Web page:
A statute provided for so furnishing a transcript if "in his (the trial judge's) opinion, justice will thereby be promoted.” The trial judge found that justice would not be promoted, in that the defendant had had a fair and impartial trial, and that, in his opinion, no grave or prejudicial errors had occurred in the trial.

The defendant then sought a writ of mandate from the Supreme Court of the State, ordering the trial judge to have the transcript furnished for the prosecution of his appeal. This was denied and his appeal was dismissed.

In 1956 he instituted habeas-corpus proceedings which, on June 16, 1958, resulted in a reversal of the Washington court's decision and a remand "for further proceedings not inconsistent with this opinion." It was conceded that the "reporter's transcript” from the trial was still available. In what form it exists does not appear from the Supreme Court's opinion. As in Griffin, it was held that an adequate substitute for the transcript might be furnished in lieu of the transcript itself.

Justices Harlan and Whittaker dissented briefly on the ground that “on this record the Griffin case decided in 1956 should not be applied to this conviction occurring in 1935.” This accords with the view expressed by Mr. Justice Frankfurter in his concurring opinion in Griffin that it should not be retroactive. He did not participate in the Eskridge case.

Just where Griffin v. Illinois may lead us is rather hard to say. That it will mean a vast increase in criminal appeals and a huge case load for appellate courts seems almost to go without saying. There are two possible ways in which the meritorious appeals might be taken care of and the nonmeritorious appeals eliminated.

One would be to apply a screening process to appeals of all kinds, whether taken by the indigent or by persons well able to pay for the cost of appeals. It seems very doubtful that legislatures generally would be willing to curtain the absolute right of appeal in criminal cases which now exists in many jurisdictions.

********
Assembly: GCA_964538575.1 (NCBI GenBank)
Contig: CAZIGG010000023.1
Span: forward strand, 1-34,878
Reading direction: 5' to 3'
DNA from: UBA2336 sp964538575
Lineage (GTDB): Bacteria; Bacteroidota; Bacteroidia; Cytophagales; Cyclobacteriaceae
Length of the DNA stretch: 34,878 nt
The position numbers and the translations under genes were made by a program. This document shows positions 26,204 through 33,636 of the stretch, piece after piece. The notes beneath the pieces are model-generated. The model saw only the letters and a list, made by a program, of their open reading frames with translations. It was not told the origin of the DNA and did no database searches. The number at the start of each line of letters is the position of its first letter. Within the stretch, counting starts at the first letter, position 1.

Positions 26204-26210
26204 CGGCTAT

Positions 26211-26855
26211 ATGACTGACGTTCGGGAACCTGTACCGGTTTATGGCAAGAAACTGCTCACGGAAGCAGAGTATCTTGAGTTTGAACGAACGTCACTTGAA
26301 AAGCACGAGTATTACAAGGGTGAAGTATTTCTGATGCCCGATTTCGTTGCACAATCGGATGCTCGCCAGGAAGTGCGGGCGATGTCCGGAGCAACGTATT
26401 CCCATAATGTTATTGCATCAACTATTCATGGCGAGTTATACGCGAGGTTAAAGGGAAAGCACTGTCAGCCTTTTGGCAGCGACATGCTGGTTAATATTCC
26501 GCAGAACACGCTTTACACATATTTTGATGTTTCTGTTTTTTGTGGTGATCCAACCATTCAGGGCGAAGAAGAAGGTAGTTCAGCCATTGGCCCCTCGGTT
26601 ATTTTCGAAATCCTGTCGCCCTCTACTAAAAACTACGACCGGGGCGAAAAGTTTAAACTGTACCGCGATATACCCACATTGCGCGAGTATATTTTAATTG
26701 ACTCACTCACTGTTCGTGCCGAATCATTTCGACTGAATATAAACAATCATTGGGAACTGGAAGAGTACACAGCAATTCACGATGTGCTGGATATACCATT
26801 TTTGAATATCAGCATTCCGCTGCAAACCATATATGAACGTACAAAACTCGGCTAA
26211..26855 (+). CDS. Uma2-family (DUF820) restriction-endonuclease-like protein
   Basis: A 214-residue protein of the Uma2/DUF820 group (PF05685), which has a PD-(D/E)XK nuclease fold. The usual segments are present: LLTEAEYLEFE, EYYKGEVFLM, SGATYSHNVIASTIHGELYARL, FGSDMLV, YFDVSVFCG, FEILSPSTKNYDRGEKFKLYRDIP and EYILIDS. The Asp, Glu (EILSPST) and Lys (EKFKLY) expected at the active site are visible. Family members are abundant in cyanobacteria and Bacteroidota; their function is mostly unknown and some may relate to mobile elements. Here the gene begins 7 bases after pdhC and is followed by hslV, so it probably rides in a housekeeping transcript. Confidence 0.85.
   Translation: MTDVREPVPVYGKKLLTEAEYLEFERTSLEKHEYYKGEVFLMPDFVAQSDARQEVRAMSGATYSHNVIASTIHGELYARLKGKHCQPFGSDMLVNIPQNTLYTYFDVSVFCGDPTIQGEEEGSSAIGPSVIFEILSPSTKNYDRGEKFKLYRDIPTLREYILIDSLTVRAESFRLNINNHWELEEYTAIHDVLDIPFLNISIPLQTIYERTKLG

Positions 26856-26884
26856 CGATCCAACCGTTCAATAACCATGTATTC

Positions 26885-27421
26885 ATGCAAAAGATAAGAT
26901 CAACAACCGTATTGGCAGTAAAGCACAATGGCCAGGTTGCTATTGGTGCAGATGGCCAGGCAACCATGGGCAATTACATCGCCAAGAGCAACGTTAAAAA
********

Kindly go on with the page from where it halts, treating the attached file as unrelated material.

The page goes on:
Another possible approach would be to require some showing of merit before permitting an appeal to be taken by an indigent defendant at the expense of the State.

Whether this latter approach, which we may call “screening,' would be practical or not is, to say the least, very dubious. First, let us look at a federal statute and Supreme Court decisions thereunder. What is now subsection (a) of Section 1915 of Title 28, U.S.C.A. contains a sentence reading as follows: “Àn appeal may not be taken in forma pauperis (as a poor man] if the trial court certifies in writing that it is not taken in good faith.

This section or a precursor thereof was involved in Miller v. United States, 317 U.S. 192, Johnson v. United States, 352 U S. 565, and Farley v. United States, 354 U.S. 521, 523. In the Miller case the Supreme Court held that the discretion of the trial court in withholding such a certificate was subject to review on appeal, and that, in order that such a review might be made by the Court of Appeals, it was necessary that it have before it either the transcript of the record or an adequate substitute therefor, which might consist of the trial judge's notes or of an agreed statement as to the points on which review was sought.

Similar holdings were made by per curiam opinion in the Johnson and Farley cases, in each of which the trial court refused to certify that the appeal was taken in good faith. In each case, though perhaps more clearly in Johnson, the trial court seems to have felt that the proposed appeal was frivolous, and hence not in good faith.